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Publication numberUS20050120703 A1
Publication typeApplication
Application numberUS 10/728,733
Publication dateJun 9, 2005
Filing dateDec 5, 2003
Priority dateDec 5, 2003
Also published asUS7281367
Publication number10728733, 728733, US 2005/0120703 A1, US 2005/120703 A1, US 20050120703 A1, US 20050120703A1, US 2005120703 A1, US 2005120703A1, US-A1-20050120703, US-A1-2005120703, US2005/0120703A1, US2005/120703A1, US20050120703 A1, US20050120703A1, US2005120703 A1, US2005120703A1
InventorsEric Rohrbaugh, Jeffrey White
Original AssigneeRohrbaugh Eric M., White Jeffrey M.
Export CitationBiBTeX, EndNote, RefMan
External Links: USPTO, USPTO Assignment, Espacenet
Steerable, intermittently operable rocket propulsion system
US 20050120703 A1
Abstract
A propulsion system including an extinguishable rocket motor and an incorporated maneuver control system. The rocket motor may be of the solid fuel type. One or more proportional axial thrust valves in communication with a pressure vessel or motor case containing a solid fuel propellant may be used to release combustion products for creating axial thrust. A plurality of proportional maneuver control valves in communication with the pressure vessel and having associated maneuver control thrusters may be selectively actuated in different modes of operation to provide control of pitch, yaw and roll. Fully opening all valves in communication with the pressure vessel may be used to cause rapid depressurization to extinguish the propellant. Reignition of the rocket motor may be effected upon repressurization of the pressure vessel through closing at least some of the valves. Ignition grains may be employed to shorten reignition time, and multiple propellant grains may be provided for multiple pulses.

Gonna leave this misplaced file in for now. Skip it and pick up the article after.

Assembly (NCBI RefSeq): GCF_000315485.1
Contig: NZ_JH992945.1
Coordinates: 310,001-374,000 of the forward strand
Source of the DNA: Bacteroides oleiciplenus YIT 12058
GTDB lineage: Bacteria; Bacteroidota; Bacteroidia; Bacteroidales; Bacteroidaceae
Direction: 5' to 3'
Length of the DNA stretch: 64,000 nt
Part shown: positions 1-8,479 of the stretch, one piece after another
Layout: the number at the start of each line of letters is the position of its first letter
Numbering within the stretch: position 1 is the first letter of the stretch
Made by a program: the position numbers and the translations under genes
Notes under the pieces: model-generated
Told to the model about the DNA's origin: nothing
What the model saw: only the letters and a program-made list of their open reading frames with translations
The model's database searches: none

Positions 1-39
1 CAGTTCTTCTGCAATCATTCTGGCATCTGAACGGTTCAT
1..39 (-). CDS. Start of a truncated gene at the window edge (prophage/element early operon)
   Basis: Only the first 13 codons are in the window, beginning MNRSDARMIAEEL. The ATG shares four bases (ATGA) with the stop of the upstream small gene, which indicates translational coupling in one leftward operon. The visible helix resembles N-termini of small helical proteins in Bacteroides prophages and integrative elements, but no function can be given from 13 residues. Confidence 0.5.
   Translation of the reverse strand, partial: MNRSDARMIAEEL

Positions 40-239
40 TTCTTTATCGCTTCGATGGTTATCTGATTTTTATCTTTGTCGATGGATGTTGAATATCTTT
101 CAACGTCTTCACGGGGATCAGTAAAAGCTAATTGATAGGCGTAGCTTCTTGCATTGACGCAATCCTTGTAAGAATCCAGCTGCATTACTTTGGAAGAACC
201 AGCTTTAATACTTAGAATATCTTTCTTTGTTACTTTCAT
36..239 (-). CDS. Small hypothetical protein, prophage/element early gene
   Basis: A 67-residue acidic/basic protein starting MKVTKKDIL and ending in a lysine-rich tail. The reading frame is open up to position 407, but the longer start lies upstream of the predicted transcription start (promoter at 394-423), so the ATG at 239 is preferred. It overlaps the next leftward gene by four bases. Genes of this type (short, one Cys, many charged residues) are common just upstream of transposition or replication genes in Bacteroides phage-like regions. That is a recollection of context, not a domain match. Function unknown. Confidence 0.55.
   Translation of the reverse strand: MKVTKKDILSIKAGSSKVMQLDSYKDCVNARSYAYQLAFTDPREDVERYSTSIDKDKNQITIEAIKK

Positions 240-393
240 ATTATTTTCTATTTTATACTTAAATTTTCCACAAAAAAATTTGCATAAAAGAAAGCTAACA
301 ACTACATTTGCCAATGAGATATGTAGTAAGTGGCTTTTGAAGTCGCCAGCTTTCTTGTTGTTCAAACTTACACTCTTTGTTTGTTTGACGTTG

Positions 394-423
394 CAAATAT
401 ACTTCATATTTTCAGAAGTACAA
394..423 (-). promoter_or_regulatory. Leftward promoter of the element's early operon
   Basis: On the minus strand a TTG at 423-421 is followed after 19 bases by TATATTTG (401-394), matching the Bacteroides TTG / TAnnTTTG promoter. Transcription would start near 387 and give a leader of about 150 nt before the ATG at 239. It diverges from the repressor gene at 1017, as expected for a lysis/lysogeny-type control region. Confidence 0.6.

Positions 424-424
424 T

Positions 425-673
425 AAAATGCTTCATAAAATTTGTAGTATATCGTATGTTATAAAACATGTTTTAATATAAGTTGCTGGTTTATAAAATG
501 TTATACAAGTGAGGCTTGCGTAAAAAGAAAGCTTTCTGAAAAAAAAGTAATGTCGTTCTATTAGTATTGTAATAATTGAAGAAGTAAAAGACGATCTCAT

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Claims(49)
1. A propulsion system, comprising:
a pressure vessel containing a propellant;
at least one axial thrust valve in communication with the pressure vessel and configured for selectively releasing gases generated by combustion of the propellant within the pressure vessel to provide axial thrust;
at least one maneuver control valve in communication with the pressure vessel and configured for selectively releasing gases generated by combustion of the propellant within the pressure vessel to provide thrust for maneuvering.
2. The propulsion system of claim 1, wherein the propellant comprises at least one solid propellant grain.
3. The propulsion system of claim 1, wherein the at least one axial thrust valve is configured as a proportional valve.
4. The propulsion system of claim 1, wherein the at least one maneuver control valve is configured as a proportional valve.
5. The propulsion system of claim 1, wherein the at least one axial thrust valve is in communication with a thruster located and oriented to provide axial thrust along a longitudinal axis.
6. The propulsion system of claim 5, wherein the at least one maneuver control valve comprises two maneuver control valves, each of the two maneuver control valves in communication with at least one thruster located and oriented to provide maneuver control.
7. The propulsion system of claim 6, wherein the two maneuver control valves each comprise a valve in communication with a mutually opposing thruster located on opposing sides of the longitudinal axis and oriented to effect a change in pitch responsive to selective operation of one of the two maneuver control valves.
8. The propulsion system of claim 7, wherein the mutually opposing thrusters are located in a common plane transverse to the longitudinal axis.
9. The propulsion system of claim 5, wherein the at least one maneuver control valve comprises four maneuver control valves, each maneuver control valve in communication with at least one thruster, the at least one thruster located offset from the longitudinal axis and oriented to effect a change in yaw or roll responsive to selective operation of at least one of the four maneuver control valves.